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Entrepreneurship : For Good

60 Entrepreneurship Articles | Page: | Show All

Cincinnati mom's inventiveness leads to small biz, charity partnership

When Cincinnati native and mom Shelby Mckee wanted to be comfortable and wear flats to a Bengals game on a cool October day, she wasn’t willing to sacrifice her warmth by wearing no-show socks or “footies,” so she got creative.
 
“I grabbed my husband’s dress socks and cut a hole in the top of them, and that’s where the journey began,” Mckee says.
 
Three years later, in August 2012, she and her two sisters, Christy and Stefanie, launched Keysocks—the first-ever no-show knee high socks to reach the market.
 
“Coming together with my sisters and having a business together has been amazing,” says Christy Parry.
 
But perhaps more amazing, Perry says, is that the company, after just two years of existence, is now able to partner with a charitable organization.
 
“My sister Stefanie is a cancer survivor, so last year, we had donated Keysocks to Gabrielle’s Angel Foundation for Cancer Research’s gala,” Mckee says. “They reached out to us again because they loved the socks so much that they wanted to partner with us, so we ended up putting their angel logo on the back of the socks, and 100 percent net proceeds go to their foundation.”
 
The partnership kicked off last month and will continue through Sept. 1, 2015. The goal is to sell at least 15,000 pairs to directly fund blood cancer research.
 
“To have a foundation we could partner with and be able to give back to means so much,” Parry says. “And Keysocks—we just couldn’t have a better connection with it being to cancer, with my sister”—(Gabrielle was also one of three sisters)—“and being able to give back in the early stages of such a small startup.”

Do Good:

•    Support cancer research by purchasing a special edition pair of Keysocks.

•    Support Gabrielle's Angel Foundation for Cancer Research by donating.

•    Connect with Keysocks and Gabrielle's Angel Foundation on Facebook.

Unique shopping model benefits nonprofits

Six local nonprofits will benefit from purchases made at Treasures 4 Charity, an upscale resale shop located in East Walnut Hills.
 
Store owner Valerie Duplain, a retiree who says she’s always been involved with charities, operates the shop five days a week on a completely volunteer basis so that 70 percent of an item’s selling price goes directly toward funds for the the six partners: Caracole, Faces Without Places, Mercy Neighborhood Ministries, Prospect House, Freestore Foodbank and the Walnut Hills Kitchen.
 
“The theory kind of is, if you go to Caracole and say you have a chair, they can’t do anything with it, but if you bring it here, I can sell it,” Duplain says. “Even if you get $100 dollars a month to some of these charities, it’s a huge thing for them.”
 
Duplain, who lives in the neighborhood, says she opened the shop because she saw it as the perfect opportunity to not only do something fun, but to also give back to small nonprofits who she says are having a difficult time, particularly now.

Her goal for 2015 is to provide each nonprofit with $5,000 dollars. 
 
“In this economy, it really is a good thing if you can help,” Duplain says. “And it’s a fun shop—95 percent of people who come in are repeat customers—and you don’t find something every time you come in, but you can look around and really see some unique things.” 

Do Good:

•    Support one of the six nonprofits on your own.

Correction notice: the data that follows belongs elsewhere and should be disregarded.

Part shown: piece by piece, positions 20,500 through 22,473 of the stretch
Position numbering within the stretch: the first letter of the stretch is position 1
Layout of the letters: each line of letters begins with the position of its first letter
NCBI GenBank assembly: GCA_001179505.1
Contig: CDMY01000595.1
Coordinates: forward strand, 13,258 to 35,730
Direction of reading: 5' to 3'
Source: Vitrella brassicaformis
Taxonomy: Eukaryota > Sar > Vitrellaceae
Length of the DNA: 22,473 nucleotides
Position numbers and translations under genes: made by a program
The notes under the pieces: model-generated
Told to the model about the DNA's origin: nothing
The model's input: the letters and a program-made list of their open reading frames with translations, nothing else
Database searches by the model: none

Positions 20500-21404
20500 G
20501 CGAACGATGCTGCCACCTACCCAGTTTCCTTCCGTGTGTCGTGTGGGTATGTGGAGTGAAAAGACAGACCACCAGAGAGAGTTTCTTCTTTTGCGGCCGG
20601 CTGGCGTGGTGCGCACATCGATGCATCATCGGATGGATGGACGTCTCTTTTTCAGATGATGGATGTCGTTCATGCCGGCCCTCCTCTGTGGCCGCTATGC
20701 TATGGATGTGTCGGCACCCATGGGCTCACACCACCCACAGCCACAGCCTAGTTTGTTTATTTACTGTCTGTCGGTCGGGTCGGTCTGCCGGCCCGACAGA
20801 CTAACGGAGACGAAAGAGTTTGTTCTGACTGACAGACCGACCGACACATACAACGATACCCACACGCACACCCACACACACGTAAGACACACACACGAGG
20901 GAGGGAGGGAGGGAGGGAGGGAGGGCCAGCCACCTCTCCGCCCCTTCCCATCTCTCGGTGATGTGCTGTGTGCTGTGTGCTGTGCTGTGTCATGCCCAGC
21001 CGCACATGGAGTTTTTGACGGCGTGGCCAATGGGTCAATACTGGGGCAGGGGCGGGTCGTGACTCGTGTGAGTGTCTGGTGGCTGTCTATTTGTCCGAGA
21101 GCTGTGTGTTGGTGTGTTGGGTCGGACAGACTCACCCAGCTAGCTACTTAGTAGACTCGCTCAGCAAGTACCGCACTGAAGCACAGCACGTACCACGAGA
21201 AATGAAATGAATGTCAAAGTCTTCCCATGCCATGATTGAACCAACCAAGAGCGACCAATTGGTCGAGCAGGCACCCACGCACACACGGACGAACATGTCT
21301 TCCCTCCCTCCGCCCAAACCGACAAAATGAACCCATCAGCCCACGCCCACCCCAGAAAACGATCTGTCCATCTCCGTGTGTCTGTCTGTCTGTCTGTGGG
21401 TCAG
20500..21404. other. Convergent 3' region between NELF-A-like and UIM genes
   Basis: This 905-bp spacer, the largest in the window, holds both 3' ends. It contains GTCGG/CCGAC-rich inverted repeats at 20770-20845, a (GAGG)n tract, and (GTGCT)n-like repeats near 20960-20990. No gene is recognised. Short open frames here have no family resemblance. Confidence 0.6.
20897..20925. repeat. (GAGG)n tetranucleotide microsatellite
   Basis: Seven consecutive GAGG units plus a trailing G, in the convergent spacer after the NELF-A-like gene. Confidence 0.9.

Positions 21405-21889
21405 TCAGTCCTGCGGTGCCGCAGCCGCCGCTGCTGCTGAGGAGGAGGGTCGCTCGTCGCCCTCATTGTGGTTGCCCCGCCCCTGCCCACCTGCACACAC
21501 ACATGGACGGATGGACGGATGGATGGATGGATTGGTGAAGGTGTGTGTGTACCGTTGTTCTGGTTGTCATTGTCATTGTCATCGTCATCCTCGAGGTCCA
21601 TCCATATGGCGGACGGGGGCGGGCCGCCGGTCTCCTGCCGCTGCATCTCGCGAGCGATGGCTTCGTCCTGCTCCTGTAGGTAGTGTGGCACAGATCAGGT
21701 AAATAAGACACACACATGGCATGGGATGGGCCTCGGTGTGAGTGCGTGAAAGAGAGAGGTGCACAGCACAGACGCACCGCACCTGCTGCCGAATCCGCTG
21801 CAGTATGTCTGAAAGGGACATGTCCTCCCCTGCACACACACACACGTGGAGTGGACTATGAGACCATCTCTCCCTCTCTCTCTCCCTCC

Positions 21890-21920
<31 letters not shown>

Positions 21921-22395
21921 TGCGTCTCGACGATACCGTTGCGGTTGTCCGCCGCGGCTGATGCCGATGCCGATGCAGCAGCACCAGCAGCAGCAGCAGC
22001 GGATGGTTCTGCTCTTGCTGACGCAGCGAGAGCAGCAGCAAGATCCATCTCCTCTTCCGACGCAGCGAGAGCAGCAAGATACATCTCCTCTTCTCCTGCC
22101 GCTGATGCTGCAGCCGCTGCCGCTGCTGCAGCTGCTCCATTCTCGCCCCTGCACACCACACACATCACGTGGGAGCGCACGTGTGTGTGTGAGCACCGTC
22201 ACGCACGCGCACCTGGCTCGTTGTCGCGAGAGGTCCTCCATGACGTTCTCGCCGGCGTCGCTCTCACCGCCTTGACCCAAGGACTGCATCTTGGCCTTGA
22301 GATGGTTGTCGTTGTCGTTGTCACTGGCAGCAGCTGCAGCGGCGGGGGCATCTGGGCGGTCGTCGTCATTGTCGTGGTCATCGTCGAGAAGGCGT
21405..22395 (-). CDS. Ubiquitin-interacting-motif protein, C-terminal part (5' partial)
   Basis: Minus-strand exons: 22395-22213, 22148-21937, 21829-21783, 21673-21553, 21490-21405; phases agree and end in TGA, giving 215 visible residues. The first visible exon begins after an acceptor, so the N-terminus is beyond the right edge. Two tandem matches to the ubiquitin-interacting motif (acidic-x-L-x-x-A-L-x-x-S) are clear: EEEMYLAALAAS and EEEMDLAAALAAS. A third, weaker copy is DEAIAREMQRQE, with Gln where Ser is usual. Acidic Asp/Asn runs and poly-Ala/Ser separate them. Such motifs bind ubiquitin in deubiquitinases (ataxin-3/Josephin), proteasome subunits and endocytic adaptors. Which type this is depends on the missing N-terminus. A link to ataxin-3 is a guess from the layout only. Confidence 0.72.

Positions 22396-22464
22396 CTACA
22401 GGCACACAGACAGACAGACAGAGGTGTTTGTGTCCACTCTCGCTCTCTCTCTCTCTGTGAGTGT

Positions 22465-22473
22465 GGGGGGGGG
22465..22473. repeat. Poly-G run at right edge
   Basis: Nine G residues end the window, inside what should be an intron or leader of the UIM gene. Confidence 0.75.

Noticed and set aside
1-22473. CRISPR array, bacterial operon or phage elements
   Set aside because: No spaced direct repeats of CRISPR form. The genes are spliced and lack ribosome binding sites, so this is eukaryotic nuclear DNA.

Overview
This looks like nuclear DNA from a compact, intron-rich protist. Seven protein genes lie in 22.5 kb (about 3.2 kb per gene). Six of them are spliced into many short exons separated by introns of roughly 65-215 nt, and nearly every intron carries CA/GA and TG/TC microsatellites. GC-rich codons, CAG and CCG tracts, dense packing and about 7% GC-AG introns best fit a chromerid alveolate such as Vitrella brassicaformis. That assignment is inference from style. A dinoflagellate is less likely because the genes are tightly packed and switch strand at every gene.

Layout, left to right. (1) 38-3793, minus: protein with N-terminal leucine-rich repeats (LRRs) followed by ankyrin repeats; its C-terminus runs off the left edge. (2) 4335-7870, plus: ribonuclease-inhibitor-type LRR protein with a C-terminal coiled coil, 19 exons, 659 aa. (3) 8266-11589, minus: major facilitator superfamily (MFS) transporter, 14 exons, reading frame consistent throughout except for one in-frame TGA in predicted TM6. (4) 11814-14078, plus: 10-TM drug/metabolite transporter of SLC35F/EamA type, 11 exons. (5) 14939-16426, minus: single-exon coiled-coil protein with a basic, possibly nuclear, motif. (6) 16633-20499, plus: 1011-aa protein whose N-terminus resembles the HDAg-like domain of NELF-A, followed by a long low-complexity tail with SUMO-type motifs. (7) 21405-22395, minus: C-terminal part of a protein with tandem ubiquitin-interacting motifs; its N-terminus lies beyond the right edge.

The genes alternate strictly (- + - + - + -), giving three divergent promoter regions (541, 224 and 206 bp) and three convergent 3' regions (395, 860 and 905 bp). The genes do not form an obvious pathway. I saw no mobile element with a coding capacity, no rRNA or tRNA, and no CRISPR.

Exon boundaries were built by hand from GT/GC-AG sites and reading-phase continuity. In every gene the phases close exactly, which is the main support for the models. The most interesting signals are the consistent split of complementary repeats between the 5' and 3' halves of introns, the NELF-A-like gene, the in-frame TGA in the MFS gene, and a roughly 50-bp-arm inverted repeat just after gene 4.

•    Donate items to the shop, and go check out what's available. 

•    Contact Valerie if you're interested in volunteering.
 

Fifth Third Bank offers free job toolkit

With so many means of finding employment, job seekers are apt to get overwhelmed. Fifth Third Bank is offering a free online toolkit to assist in the struggle of job hunting as part of its Reemployment campaign. It’s free for everyone, not just Fifth Third customers.

"The campaign makes online job training modules available to any job seeker who wants to freshen up their job search skills," says Maria Veltre, Fifth Third Bank's chief marketing officer. "The 'Job Seekers Toolkit' from NextJob, which is typically reserved for Fifth Third customers, includes useful resume, job search and interview preparation tips for job seekers."

This campaign highlights three different individuals who have a common goal: finding work.

"Through our Reemployment campaign," Veltre adds, "we are working with three real-life unemployed job seekers who are willing to put themselves really out there,­ in hopes of shedding light on what unemployment is really like."

The videos feature Katrina Holmes, Elba Pena and Bill Laakkonen.

"Every time one of their stories is shared via social media, their virtual network will expand, Veltre says. Additionally, "retweets to reemploy" will also help fund one-on-one coaching for other unemployed job seekers. "For every 53 retweets, Fifth Third and Next Job will fund a scholarship for the one-on-one job coaching for one deserving individual, up to 53 total scholarships."

For more information on Fifth Third Bank's and NextJob's Reemployment campaign visit http://reemploy.53.com/about-nextjob-campaign.

NKU students use grafitti as vehicle to fund nonprofits

For students like Jason Hulett, community-building events are invaluable when it comes to presenting ideas, raising awareness, sparking conversations and making a difference in the lives of others.
 
GraffitiFest, which took place last week, constitutes one of those events, says Hulett, a Northern Kentucky University senior entrepreneurship major and GraffitiFest lead organizer.
 
“I just thought, ‘Wouldn’t it be cool if we could have graffiti on campus? And then, wouldn’t it be cool if we could provide graffiti to people on campus? And if we’re going to hold an event, we might as well do it for a good cause,'” Hulett says.